# Constructible n-gons

A constructible $$\n\$$-gon is a regular polygon with n sides that you can construct with only a compass and an unmarked ruler.

As stated by Gauss, the only $$\n\$$ for which a $$\n\$$-gon is constructible is a product of any number of distinct Fermat primes and a power of $$\2\$$ (ie. $$\n = 2^k \times p_1 \times p_2 \times ...\$$ with $$\k\$$ being an integer and every $$\p_i\$$ some distinct Fermat prime).

A Fermat prime is a prime which can be expressed as $$\2^{2^n}+1\$$ with $$\n\$$ a positive integer. The only known Fermat primes are for $$\n = 0, 1, 2, 3 \text{ and } 4\$$

# The challenge

Given an integer $$\n>2\$$, say if the $$\n\$$-gon is constructible or not.

# Specification

Your program or function should take an integer or a string representing said integer (either in unary, binary, decimal or any other base) and return or print a truthy or falsy value.

This is code-golf, so shortest answer wins, standard loopholes apply.

Relevant OEIS

# Examples

3 -> True
9 -> False
17 -> True
1024 -> True
65537 -> True
67109888 -> True
67109889 -> False


# Jelly, 7 5 bytes

Thanks to Sp3000 for saving 2 bytes.

ÆṪBSỊ


Uses the following classification:

These are also the numbers for which phi(n) is a power of 2.

Where phi is Euler's totient function.

ÆṪ        # Compute φ(n).
B       # Convert to binary.
S      # Sum bits.
Ị     # Check whether it's less than or equal to 1. This can only be the
# case if the binary representation was of the form [1 0 0 ... 0], i.e.
e# a power of 2.


Try it online!

Alternatively (credits to xnor):

ÆṪ’BP
ÆṪ        # Compute φ(n).
’       # Decrement.
B      # Convert to binary.
P     # Product. This is 1 iff all bits in the binary representation are
# 1, which means that φ(n) is a power of 2.


A direct port of my Mathematica answer is two bytes longer:

ÆṪ        # Compute φ(n).
µ       # Start a new monadic chain, to apply to φ(n).
ÆṪ     # Compute φ(φ(n)).
H   # Compute φ(n)/2.
=    # Check for equality.

• I don't know Jelly, but could you perhaps check power of 2 by factoring and checking if the maximum is 2? You can also check if the bitwise AND of it and its predecessor is 0.
– xnor
Sep 5 '16 at 8:41
• @xnor Hm, good idea but my attempts at that are the same length. If there's a way to check if a list is of length 1 in less than 3 bytes, it would be shorter though (by using the factorisation function that just gives a list of exponents). I can't find a way to do that though. Sep 5 '16 at 8:51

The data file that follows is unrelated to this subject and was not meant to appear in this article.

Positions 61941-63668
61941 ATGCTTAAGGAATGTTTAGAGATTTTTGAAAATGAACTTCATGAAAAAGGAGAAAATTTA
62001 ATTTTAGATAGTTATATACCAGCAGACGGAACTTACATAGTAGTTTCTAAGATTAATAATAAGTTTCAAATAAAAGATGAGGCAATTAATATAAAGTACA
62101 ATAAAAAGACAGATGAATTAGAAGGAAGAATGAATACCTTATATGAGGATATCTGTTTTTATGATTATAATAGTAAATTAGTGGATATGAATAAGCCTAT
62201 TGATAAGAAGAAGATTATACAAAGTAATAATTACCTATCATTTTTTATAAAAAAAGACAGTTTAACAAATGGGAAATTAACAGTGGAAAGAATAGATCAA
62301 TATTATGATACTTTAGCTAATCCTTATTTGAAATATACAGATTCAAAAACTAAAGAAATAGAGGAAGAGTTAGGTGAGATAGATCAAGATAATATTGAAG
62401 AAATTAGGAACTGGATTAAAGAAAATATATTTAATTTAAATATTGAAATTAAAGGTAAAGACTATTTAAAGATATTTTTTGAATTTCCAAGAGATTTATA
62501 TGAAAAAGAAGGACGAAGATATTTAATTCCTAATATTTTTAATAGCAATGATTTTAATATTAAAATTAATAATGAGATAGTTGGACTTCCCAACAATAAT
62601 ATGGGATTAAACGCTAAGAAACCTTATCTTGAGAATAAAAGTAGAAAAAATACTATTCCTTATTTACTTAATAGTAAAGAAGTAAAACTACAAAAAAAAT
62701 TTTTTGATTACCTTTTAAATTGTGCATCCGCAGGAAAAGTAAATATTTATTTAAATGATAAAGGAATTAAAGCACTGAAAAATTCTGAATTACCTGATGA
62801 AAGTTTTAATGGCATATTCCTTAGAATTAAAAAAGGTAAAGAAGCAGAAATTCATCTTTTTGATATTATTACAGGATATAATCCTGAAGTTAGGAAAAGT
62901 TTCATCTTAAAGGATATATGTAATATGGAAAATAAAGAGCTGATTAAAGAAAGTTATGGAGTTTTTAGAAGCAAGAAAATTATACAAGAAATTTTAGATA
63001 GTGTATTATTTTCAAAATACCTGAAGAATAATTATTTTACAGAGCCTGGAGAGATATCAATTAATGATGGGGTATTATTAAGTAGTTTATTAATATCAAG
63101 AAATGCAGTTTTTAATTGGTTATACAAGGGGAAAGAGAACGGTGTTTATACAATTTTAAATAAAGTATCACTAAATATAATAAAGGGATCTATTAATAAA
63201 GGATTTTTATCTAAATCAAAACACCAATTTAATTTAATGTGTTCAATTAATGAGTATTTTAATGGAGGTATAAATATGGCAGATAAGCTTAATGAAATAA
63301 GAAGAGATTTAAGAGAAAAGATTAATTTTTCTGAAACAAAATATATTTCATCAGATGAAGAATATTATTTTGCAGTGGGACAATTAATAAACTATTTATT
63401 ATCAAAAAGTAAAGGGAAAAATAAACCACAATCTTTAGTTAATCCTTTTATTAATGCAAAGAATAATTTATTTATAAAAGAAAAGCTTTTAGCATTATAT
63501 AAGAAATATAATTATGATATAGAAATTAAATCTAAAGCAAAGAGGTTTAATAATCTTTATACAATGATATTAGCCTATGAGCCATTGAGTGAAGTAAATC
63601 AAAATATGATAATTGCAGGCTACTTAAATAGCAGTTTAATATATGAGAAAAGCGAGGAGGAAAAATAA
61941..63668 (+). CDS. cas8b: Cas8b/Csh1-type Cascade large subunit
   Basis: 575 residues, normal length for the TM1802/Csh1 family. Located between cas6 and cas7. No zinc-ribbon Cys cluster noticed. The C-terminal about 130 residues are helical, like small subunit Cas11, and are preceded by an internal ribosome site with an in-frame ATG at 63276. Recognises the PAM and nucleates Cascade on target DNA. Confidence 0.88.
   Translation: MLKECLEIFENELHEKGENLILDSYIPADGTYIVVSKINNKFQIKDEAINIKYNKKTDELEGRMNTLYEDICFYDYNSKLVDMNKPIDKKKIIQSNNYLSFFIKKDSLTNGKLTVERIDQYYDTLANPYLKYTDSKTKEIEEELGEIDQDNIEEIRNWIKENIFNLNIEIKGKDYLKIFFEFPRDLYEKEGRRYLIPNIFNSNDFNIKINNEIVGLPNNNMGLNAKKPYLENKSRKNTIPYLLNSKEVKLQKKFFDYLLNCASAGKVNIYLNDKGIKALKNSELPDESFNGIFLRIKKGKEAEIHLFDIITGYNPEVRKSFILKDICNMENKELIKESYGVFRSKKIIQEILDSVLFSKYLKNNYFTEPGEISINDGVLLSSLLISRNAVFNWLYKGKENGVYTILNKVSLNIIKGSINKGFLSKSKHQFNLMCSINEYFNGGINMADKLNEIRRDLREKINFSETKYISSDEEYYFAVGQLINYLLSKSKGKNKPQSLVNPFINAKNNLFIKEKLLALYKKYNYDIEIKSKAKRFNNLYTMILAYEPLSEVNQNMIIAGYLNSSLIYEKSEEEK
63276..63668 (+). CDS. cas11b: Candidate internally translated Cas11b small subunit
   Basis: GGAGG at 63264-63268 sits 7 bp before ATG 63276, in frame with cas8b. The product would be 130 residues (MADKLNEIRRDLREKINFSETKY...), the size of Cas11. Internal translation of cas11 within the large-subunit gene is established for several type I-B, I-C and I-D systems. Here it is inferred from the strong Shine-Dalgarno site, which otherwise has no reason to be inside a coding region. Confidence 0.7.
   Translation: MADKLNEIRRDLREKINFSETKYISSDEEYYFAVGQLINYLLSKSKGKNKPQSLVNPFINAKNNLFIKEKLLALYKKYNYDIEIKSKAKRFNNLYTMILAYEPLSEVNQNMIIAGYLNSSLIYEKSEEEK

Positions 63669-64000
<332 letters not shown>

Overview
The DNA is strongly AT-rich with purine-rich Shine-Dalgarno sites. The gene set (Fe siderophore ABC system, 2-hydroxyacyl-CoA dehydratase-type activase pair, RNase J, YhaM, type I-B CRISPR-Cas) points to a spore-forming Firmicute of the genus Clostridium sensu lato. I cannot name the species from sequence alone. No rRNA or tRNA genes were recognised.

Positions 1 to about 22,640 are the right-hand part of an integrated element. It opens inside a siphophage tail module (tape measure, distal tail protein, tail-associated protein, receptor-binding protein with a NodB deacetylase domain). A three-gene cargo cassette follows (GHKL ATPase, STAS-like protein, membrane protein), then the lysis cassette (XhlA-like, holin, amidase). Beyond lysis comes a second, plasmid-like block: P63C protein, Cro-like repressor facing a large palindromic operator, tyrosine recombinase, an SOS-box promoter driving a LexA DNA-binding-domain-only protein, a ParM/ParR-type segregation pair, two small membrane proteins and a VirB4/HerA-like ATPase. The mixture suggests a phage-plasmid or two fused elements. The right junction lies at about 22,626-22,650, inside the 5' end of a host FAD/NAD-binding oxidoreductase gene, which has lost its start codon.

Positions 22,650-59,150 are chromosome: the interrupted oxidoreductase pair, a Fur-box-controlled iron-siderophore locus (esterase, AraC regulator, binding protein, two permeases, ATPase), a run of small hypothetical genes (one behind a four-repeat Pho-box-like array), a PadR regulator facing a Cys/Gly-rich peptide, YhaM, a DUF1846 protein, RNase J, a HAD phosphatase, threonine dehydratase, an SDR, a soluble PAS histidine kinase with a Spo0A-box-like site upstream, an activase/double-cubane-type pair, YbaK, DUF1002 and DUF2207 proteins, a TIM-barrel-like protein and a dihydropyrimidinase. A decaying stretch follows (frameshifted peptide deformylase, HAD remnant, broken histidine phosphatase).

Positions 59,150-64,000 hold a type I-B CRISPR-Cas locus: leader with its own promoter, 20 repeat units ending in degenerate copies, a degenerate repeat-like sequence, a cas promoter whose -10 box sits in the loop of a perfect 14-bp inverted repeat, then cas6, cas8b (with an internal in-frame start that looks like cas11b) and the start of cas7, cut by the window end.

• I see there's E to check if all element of a list are equal. What if you double the number, factor it, and check if all factors are equal?
– xnor
Sep 5 '16 at 8:55
• @xnor That's also a nice idea. :) That would probably be 6 bytes then, but Sp3000 pointed out that there's B and Ị which let me test it in 5. Sep 5 '16 at 9:00
• Ah, nice. Any chance that decrement, then binary, then product is shorter?
– xnor
Sep 5 '16 at 9:01

## Mathematica, 24 bytes

e=EulerPhi
e@e@#==e@#/2&


Uses the following classification from OEIS:

Computable as numbers such that cototient-of-totient equals the totient-of-totient.

The totient φ(x) of an integer x is the number of positive integers below x that are coprime to x. The cototient is the number of positive integers that aren't, i.e. x-φ(x). If the totient is equal to the cototient, that means that the totient of φ(x) == x/2.

The more straightforward classification

These are also the numbers for which phi(n) is a power of 2.

ends up being a byte longer:

IntegerQ@Log2@EulerPhi@#&

• What are cototients and totients? And are cototient-of-totients and totient-of-totients ratios? Sep 5 '16 at 8:14
• @Qwerp-Derp The totient of n is the number of integers below n that are coprime to n, and the cototient is the number of integers below n that aren't. I'll edit in a link. Sep 5 '16 at 8:15
• Mathematica's built-in will never stop to amaze me
– Sefa
Sep 5 '16 at 8:21
• @Qwerp-Derp As for your second question it just means that you compute the (co)totient of the totient of n. Sep 5 '16 at 8:31

## Retina, 51 50 bytes

0+$+^(.*)(?=(.{16}|.{8}|....|..?)$)0*\11
^1\$


Input is in binary. The first two lines divide by a power of two, the next two divide by all known Fermat primes (if in fact the number is a product of Fermat primes). Edit: Saved 1 byte thanks to @Martin Ender♦.

• binary input is fine, as well as the assumption about Fermat primes
– Sefa
Sep 5 '16 at 9:17

## JavaScript (ES7), 61 bytes

n=>[...Array(5)].map((_,i)=>n%(i=2**2**i+1)?0:n/=i)&&!(n&n-1)


# Actually, 6 bytes

This answer is based on xnor's algorithm in Martin Ender's Jelly answer. Golfing suggestions welcome. Try it online!

▒D├♂≈π


How it works

         Implicit input n.
▒        totient(n)
D       Decrement.
├      Convert to binary (as string).
♂≈    Convert each char into an int.
π   Take the product of those binary digits.
If the result is 1,
then bin(totient(n) - 1) is a string of 1s, and totient(n) is power of two.


## Batch, 97 bytes

@set/pn=
@for /l %%a in (4,-1,0)do @set/a"p=1<<(1<<%%a),n/=p*!(n%%-~p)+1"
@cmd/cset/a"!(n-1&n)"
`

Input is on stdin in decimal. This is actually 1 byte shorter than calculating the powers of powers of 2 iteratively. I saved 1 byte by using @xnor's power of 2 check.